British Pound Remains on the Defensive After Flash Crash

Sterling remained under pressure at the start of the trading week following last week’s so-called “flash crash”. Sterling faces a potentially tumultuous week ahead as Prime Minister Theresa May heads to Denmark and the Netherlands for bilateral talks with Prime Ministers Rasmussen and Rutte ahead of this month’s EU leaders’ summit. Increasingly fiery rhetoric on both sides of the English Channel has already exploded in epic fashion and may do so again.

The economic calendar is in quiet in European and US hours, leaving the markets to digest recent price action ahead of this week’s headline event risk. Knee-jerk volatility remains a risk however. Bild reported that Deutsche Bank failed to secure a penalty reduction deal with US regulators, which may rekindle insolvency fears and bleed into broader market sentiment. S&P 500 futures are pointing upward however, hinting investors’ mood is relatively chipper for the time being.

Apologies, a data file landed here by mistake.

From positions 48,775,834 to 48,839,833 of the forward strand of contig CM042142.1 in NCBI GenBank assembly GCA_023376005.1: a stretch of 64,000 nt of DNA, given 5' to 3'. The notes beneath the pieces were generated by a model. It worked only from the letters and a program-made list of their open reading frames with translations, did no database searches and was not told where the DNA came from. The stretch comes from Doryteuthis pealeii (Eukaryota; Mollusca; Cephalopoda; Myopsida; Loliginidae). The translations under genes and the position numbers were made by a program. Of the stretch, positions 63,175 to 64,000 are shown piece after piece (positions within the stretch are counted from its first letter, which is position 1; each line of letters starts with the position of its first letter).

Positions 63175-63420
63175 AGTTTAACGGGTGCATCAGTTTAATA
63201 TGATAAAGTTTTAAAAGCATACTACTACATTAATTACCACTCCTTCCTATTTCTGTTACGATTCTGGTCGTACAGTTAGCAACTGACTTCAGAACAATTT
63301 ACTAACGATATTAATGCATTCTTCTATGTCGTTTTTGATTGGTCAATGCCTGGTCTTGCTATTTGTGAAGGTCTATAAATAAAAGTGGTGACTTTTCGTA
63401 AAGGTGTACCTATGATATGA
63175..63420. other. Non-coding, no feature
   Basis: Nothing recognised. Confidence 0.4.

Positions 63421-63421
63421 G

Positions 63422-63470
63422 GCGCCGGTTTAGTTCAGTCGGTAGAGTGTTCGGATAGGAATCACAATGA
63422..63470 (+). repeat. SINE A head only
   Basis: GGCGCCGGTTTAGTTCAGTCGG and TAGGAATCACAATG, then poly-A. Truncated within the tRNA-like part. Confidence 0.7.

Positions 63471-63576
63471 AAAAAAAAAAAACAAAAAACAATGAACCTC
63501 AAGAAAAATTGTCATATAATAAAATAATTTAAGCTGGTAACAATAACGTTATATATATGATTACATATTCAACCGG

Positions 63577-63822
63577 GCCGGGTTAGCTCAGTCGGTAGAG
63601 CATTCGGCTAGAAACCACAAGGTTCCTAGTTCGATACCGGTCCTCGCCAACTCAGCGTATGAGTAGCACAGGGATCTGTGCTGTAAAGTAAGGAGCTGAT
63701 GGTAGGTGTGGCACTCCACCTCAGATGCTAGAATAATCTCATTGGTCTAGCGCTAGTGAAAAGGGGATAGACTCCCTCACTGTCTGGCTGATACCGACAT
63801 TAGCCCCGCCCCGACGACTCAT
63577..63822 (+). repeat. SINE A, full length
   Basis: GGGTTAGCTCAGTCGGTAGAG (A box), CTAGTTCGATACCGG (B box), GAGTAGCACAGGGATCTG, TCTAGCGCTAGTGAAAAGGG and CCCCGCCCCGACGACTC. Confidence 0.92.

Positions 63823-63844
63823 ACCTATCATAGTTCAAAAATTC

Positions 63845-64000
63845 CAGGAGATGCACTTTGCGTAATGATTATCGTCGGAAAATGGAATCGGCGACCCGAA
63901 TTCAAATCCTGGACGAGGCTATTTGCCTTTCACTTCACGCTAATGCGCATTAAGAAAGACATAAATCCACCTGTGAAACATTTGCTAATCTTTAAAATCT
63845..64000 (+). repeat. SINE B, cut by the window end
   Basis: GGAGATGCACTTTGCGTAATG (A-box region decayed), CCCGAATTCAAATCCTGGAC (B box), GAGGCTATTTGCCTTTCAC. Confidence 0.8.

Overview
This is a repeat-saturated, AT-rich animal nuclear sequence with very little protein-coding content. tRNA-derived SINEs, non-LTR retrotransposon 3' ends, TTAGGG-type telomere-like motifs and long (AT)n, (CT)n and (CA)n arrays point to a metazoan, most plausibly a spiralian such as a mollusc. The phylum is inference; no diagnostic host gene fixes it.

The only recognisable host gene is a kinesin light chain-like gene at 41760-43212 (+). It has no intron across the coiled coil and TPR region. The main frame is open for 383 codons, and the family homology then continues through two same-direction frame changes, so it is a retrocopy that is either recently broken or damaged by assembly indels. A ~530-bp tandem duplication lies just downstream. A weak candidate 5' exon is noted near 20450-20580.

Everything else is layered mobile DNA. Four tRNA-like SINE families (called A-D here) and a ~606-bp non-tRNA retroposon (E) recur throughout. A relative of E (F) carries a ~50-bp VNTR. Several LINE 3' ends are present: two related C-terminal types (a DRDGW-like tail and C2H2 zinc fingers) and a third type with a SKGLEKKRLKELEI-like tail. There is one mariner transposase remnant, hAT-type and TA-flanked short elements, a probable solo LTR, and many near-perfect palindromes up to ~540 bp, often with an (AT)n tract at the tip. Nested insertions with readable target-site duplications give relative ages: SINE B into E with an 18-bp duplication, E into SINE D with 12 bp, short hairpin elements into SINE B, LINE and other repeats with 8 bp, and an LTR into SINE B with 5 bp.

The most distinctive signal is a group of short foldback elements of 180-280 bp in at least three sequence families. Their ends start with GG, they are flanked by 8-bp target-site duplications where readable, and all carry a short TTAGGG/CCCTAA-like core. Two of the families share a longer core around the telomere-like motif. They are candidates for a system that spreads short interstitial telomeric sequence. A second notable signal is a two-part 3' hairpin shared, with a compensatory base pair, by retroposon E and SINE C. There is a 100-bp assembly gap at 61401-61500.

The anti-risk Yen traded higher as US-listed Nikkei 225 futures declined in overnight trade. Japanese markets are closed for a holiday. The move may have followed comments from BOJ Governor Kuroda over the weekend, who said the central bank may delay hitting the inflation target until 2018. The remarks may have stoked recent skepticism about the efficacy of the central bank’s stimulus efforts.

The Canadian Dollar recovered in a move that appeared to be corrective after Friday’s broad-based selloff. The Loonie fell against all of its major counterparts alongside crude oil prices in a move that seemed linked to Russia signaling it would not reach a deal with OPEC to cut back output at a meeting in Istanbul this week.

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